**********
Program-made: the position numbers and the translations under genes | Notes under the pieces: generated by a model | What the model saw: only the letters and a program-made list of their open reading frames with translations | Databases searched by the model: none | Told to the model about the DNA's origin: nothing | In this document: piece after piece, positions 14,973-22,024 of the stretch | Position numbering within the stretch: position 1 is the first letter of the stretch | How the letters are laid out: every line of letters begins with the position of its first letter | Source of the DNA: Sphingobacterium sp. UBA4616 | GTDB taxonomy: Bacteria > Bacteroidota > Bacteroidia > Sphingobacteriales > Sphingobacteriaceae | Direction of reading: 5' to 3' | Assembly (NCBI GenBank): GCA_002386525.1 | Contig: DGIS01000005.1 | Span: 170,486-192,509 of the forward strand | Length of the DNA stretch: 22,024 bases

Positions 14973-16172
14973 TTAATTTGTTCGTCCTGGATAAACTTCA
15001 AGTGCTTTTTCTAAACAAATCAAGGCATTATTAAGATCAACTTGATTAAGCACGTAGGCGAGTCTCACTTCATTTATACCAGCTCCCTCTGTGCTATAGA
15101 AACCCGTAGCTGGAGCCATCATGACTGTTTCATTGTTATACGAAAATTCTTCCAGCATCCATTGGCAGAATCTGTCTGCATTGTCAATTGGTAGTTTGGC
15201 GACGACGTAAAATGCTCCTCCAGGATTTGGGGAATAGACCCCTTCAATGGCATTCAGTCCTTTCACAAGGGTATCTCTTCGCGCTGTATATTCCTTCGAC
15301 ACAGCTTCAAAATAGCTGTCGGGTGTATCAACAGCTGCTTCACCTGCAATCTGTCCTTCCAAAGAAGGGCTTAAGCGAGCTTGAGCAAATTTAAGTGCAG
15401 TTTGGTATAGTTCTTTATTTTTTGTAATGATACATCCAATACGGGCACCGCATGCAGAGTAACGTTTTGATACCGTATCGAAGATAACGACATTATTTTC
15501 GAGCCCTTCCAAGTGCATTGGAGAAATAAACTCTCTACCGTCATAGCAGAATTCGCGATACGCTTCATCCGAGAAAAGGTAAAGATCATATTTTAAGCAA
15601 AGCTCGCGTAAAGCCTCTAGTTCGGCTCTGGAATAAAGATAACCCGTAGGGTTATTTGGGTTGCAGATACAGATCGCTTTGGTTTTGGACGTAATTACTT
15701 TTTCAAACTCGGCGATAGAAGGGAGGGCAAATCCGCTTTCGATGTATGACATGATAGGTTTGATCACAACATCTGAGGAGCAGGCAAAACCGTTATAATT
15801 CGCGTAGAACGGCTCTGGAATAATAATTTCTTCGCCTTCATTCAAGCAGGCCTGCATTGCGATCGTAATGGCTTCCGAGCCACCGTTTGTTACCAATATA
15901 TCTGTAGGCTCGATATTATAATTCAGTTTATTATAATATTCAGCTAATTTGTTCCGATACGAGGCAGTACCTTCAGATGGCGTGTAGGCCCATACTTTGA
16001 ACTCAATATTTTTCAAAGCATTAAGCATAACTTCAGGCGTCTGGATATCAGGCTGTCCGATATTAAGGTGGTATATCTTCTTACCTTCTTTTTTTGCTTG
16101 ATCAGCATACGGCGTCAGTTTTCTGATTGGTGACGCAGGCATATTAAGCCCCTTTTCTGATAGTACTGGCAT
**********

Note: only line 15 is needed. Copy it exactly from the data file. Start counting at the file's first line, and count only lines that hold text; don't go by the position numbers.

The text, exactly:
16101 ATCAGCATACGGCGTCAGTTTTCTGATTGGTGACGCAGGCATATTAAGCCCCTTTTCTGATAGTACTGGCAT